Learn what you need to know about treating these common infections.
  • Vaginal infection
  • Bacterial infections
  • Fungal infection
  • Viral infections
  • Staph infections
 

 
 

 

Skin Infections Overview

Skin infections may occur when breaks in the skin are invaded by bacteria, fungi, or yeast. As the body's largest and most exposed organ, the skin does a remarkable job of providing protection against the external environment, even though skin infections can commonly occur.

Bacteria, fungi, and yeast are microscopic organisms that cause skin infections, and each creates different related diseases. The most common disease for each type of microorganism is as follows:

Bacterial
Cellulitis - an acute inflammation of the connective tissue of the skin.

Carbunculosis - involves a group of hair follicles that forms a lump or mass deep in the skin.

Fungal and Yeast
Cutaneous candidiasis - an infection caused by the fungus candida that usually occurs in the warm, moist, creased areas of the skin, but can occur on any skin surface on the body.

It is important to identify and treat skin infections because some may spread throughout the body and cause serious complications. Contact your health care provider for diagnosis.

There are many types of bacterial skin infections, but most are either uncommon or result from systematic illness.

Certain factors such as age and a weakened immune system can place you at greater risk for developing skin infections. With age, the circulatory system becomes less effective in delivering blood to some areas of the body. The lack of infection-fighting white blood cells where circulation is poor may lead to a higher incidence of infection if skin abrasions result in those areas. Illnesses such as diabetes or chickenpox can also increase the chance of infections because they result in a weakening of the immune system, and breaks in the skin.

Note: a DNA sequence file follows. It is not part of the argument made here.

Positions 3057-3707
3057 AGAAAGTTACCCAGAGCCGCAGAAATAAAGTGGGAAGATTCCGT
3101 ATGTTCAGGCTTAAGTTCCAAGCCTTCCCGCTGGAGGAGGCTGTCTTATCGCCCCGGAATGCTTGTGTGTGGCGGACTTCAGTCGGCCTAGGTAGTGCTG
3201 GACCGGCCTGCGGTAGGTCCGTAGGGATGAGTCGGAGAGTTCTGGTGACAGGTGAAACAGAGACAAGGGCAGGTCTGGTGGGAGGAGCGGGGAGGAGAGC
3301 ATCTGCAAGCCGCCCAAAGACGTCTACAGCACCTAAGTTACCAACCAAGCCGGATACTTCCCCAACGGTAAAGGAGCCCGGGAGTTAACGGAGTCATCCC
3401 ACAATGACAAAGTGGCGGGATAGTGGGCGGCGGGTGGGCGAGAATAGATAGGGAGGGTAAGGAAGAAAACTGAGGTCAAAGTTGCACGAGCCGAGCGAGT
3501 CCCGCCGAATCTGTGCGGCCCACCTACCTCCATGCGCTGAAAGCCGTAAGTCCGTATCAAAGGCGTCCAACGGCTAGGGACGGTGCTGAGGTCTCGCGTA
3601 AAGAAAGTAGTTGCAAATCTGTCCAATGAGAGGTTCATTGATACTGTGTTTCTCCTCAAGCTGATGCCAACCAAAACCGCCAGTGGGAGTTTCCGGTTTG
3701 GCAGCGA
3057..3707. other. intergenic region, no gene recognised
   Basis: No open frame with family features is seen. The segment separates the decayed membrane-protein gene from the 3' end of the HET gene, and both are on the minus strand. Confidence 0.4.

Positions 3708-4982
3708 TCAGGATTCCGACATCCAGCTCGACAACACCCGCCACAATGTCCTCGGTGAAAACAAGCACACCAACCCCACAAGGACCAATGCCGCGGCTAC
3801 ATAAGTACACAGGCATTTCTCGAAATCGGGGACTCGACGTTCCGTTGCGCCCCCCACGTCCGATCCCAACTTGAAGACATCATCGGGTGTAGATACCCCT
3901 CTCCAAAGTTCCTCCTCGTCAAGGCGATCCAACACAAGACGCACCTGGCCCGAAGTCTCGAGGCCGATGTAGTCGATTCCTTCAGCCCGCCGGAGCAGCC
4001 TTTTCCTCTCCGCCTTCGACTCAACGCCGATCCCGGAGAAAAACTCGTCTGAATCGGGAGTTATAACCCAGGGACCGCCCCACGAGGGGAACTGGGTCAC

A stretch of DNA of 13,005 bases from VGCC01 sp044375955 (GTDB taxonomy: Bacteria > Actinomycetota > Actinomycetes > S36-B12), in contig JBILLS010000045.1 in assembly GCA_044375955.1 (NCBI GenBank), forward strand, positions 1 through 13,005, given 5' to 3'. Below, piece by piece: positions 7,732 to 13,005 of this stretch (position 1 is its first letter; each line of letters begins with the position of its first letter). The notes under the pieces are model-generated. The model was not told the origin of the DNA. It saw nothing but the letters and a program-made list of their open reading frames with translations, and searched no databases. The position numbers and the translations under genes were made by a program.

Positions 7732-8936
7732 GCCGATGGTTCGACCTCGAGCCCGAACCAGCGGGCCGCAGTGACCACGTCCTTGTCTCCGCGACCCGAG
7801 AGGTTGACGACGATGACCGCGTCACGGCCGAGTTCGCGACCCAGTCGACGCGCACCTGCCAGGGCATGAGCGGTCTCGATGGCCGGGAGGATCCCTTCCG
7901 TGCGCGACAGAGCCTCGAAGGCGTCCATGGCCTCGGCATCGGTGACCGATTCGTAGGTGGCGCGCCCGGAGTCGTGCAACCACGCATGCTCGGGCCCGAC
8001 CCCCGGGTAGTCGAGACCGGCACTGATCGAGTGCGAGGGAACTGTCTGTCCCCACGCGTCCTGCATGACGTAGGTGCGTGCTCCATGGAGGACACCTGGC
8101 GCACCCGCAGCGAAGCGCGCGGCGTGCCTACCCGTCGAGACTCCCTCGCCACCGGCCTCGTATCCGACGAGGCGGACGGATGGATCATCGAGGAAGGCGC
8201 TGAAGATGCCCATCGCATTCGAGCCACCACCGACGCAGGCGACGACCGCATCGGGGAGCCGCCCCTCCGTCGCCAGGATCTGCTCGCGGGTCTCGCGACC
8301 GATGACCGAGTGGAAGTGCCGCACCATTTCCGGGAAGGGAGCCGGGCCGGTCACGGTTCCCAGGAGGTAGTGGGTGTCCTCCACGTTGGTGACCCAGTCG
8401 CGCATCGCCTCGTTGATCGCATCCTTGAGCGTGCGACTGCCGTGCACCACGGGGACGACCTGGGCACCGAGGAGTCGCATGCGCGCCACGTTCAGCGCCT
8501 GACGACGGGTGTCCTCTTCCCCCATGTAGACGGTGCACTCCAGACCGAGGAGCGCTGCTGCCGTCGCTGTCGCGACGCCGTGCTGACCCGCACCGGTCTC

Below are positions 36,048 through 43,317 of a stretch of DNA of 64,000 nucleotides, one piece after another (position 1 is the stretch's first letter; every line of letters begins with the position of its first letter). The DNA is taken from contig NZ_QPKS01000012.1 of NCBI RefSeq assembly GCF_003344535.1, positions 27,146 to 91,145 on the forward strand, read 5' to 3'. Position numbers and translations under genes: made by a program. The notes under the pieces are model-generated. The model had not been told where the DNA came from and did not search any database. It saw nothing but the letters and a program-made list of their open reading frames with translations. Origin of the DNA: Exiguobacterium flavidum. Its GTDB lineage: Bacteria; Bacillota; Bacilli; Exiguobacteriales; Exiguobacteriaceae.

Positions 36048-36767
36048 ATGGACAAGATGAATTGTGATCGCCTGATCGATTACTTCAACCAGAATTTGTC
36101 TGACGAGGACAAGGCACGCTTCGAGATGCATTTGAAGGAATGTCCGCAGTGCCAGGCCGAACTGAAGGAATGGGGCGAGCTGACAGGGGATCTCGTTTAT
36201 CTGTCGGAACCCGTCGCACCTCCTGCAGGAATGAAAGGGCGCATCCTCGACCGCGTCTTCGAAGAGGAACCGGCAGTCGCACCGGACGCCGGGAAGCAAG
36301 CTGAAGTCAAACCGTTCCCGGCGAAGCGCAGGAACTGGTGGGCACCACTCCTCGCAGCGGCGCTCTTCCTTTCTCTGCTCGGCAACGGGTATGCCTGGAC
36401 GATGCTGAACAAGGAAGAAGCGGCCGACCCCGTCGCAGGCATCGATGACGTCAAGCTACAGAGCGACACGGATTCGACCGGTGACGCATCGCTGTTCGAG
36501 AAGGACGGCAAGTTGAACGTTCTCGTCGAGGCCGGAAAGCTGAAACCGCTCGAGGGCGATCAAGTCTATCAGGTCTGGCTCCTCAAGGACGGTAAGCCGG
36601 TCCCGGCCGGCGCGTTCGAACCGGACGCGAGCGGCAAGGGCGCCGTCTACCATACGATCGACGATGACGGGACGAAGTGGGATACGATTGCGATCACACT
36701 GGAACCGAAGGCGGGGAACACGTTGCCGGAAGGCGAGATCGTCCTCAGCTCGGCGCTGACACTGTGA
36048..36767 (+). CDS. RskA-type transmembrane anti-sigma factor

Each type of skin infection carries its own risk specific factors.

Risk factors for cellulitis include
  • Insect bites and stings and animal or human bites
  • A break in the skin (skin wounds)
  • History of peripheral vascular disease
  • Diabetes-related or ischemic ulcers
  • Cracks or peeling skin between the toes
  • Use of immunosuppressive or corticosteroid medications
Risk factors for carbuncle infections include:
  • Friction from clothing or shaving
  • Poor hygiene
  • Poor overall health
Risk factors for cutaneous candidiasis include:
  • Diabetes
  • Obesity
  • Use of antibiotics and oral contraceptives (birth-control pills)